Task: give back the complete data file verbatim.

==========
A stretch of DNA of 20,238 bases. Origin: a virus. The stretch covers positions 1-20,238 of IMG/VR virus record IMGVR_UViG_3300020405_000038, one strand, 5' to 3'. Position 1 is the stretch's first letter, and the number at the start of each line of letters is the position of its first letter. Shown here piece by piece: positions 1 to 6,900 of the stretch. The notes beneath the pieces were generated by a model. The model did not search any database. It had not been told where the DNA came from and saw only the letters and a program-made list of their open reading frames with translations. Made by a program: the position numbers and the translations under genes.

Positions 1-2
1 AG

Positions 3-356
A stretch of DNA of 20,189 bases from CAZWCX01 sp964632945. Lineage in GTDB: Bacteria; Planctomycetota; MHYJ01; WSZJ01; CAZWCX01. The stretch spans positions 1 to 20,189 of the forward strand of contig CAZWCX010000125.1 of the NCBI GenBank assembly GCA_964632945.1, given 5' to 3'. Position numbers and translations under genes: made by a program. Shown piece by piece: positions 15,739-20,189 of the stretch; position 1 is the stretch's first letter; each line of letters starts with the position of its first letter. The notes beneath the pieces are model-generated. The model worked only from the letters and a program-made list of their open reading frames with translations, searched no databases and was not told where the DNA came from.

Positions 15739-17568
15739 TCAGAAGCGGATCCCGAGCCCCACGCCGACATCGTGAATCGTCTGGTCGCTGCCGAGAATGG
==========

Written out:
A stretch of DNA of 20,238 bases. Origin: a virus. The stretch covers positions 1-20,238 of IMG/VR virus record IMGVR_UViG_3300020405_000038, one strand, 5' to 3'. Position 1 is the stretch's first letter, and the number at the start of each line of letters is the position of its first letter. Shown here piece by piece: positions 1 to 6,900 of the stretch. The notes beneath the pieces were generated by a model. The model did not search any database. It had not been told where the DNA came from and saw only the letters and a program-made list of their open reading frames with translations. Made by a program: the position numbers and the translations under genes.

Positions 1-2
1 AG

Positions 3-356
A stretch of DNA of 20,189 bases from CAZWCX01 sp964632945. Lineage in GTDB: Bacteria; Planctomycetota; MHYJ01; WSZJ01; CAZWCX01. The stretch spans positions 1 to 20,189 of the forward strand of contig CAZWCX010000125.1 of the NCBI GenBank assembly GCA_964632945.1, given 5' to 3'. Position numbers and translations under genes: made by a program. Shown piece by piece: positions 15,739-20,189 of the stretch; position 1 is the stretch's first letter; each line of letters starts with the position of its first letter. The notes beneath the pieces are model-generated. The model worked only from the letters and a program-made list of their open reading frames with translations, searched no databases and was not told where the DNA came from.

Positions 15739-17568
15739 TCAGAAGCGGATCCCGAGCCCCACGCCGACATCGTGAATCGTCTGGTCGCTGCCGAGAATGG